The general public has been using the WWVB signals directly for more than 10 years, perhaps 20 for me – I’m trying to temember how long I’ve had my 1st Lacross Technology watch, which uses WWVB. On addition to the watches, there are untold numbers of wall clocks that “sync” to WWVB, as well as remote weather monitoring stations. So, contrary to some commenters here, there is and has been direct public benefit from NIST’s time and frequency services.

      Reply
  43. William V Jones

    Trump had nothing to do with it. Many shortwave services are going to the wayside. Shortwave is highly inefficient compared to other means of transmission.

    Reply
  44. Scott Todd

    I know it’s not technically the most accurate way to calibrate a frequency counter, but I have one that I zero-beat with WWV on 10MHz. Would hate like crazy to see that go away.

    Reply
  45. Bob LaRose W6ACU

    I think that the hidden agenda is actually to try to stop time from going forward and find a way to turn it back a couple of decades!

    Reply
  46. Tom Reitzel

    Complete craziness. WWV is one of a FEW viable governmental functions. I’m wondering when automatic pay decreases will be implemented by the US Congress so WWV can continue. 😉 Nearly unbelievable.

    Reply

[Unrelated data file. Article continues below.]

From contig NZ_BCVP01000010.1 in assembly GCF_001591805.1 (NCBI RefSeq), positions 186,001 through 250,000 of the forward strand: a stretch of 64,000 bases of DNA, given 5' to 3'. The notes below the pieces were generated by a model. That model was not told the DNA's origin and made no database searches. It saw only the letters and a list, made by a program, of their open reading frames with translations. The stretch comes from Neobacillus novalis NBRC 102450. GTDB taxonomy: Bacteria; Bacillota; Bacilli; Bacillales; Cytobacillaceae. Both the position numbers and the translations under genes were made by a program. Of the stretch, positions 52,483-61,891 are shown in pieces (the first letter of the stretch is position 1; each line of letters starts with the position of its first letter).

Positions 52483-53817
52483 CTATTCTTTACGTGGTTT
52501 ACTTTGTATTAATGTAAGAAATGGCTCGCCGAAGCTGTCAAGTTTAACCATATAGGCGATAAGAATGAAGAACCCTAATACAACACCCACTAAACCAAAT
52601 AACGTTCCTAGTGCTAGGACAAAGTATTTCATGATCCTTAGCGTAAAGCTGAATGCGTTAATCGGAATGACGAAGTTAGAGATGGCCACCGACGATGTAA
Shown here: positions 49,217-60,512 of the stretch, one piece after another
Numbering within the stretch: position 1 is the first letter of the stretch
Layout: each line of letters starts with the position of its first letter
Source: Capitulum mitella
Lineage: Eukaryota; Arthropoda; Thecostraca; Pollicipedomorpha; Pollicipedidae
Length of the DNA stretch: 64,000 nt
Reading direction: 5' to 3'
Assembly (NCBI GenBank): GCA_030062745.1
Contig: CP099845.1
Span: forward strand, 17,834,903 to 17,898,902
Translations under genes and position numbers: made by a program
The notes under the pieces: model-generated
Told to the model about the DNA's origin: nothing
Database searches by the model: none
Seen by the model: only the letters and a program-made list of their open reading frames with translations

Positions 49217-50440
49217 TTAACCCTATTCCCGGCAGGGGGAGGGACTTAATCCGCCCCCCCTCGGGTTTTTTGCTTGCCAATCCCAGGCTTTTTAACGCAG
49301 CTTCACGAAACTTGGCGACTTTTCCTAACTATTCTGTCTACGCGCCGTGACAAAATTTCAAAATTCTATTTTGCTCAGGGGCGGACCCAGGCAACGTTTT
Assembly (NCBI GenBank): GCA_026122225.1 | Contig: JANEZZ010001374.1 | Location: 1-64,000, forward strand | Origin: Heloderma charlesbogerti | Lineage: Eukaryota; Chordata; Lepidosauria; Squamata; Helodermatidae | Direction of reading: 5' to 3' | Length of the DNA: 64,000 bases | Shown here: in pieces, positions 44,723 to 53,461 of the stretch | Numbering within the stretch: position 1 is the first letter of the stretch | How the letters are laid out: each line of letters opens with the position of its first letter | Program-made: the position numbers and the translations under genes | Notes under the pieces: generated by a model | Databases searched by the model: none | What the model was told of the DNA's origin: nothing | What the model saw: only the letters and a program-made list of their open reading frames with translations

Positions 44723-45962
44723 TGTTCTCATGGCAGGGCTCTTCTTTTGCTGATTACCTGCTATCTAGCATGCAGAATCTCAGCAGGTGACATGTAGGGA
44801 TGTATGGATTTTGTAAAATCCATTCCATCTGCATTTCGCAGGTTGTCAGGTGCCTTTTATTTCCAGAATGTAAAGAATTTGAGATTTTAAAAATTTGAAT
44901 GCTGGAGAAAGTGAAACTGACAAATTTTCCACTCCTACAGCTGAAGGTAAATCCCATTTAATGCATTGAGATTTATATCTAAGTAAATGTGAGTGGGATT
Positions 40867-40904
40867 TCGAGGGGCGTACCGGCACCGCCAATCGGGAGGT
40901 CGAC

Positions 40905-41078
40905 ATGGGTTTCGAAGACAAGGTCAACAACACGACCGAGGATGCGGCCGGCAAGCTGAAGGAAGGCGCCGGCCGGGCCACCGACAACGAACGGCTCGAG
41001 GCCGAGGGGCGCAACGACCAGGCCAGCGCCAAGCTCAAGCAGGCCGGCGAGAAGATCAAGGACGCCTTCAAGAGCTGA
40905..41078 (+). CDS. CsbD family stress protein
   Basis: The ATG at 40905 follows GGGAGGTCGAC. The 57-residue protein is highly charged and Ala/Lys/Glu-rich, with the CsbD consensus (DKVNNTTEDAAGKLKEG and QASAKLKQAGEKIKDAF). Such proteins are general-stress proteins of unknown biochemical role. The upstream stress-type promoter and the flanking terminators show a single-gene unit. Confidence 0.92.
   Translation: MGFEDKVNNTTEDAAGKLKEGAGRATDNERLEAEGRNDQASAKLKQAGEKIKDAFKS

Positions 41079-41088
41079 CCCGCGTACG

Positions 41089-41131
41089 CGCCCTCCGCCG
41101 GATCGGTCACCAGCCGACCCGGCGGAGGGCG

47. Hue Miller

    The comment that cellphone systems rely on the WWVB LF signal, is that accurate ? I worked in telco central
    offices, where all the timing came from GPS. The modern GPS is very small and inexpensive compared to earlier systems. As for the LF signal timing clocks and so on, it’s near bulletproof, but not totally, depending on local shielding and local noise.

    Reply
  48. Christopher Ness

    Article 1, section 8 of the U. S. Constitution:
    “To coin Money, regulate the Value thereof, and of foreign Coin, and fix the Standard of Weights and Measures;”

    Yet another Constitutional duty of the U.S. Government being cast off so they can afford to do the unconstitutional duties they have taken on.

    Reply
  49. Nigel Gunn

    J,D, Weisenburger…
    “a time standard unequaled elsewhere in the world”
    Please tell me where your system is superior to the British, German, Russian, Canadian et al systems?

    Reply
  50. Jake Brodsky

    Many things depend on WWVB that most do not even know is in service. For example, if you’re in an underground vault (as with a utility, instead of running a cable to a GPS receiver above, you could purchase a WWVB receiver and it would just work.

    As far as WWV is concerned, I consider it a cheap convenience. It’s a lot nicer than a GPS receiver with a slaved oscillator. Furthermore, GPS is often spoofed and jammed, so having another time source on the air like that is very useful.

    For what it costs to keep this thing going, I think it would be a mistake to kill the program.

    Reply
  51. Dale Putnam - WC7S

    This is arguably the absolute best, most efficient and cost effective spending of Federal Tax monies that we have. The folks that work at WWV are shining examples of selfless pride in their work and their country.
    To end that program is shameful, especially when what is to be paid for with the “saved” money is shown for what it really is. Shameful. Another instance of no one listening to the folks paying the bills.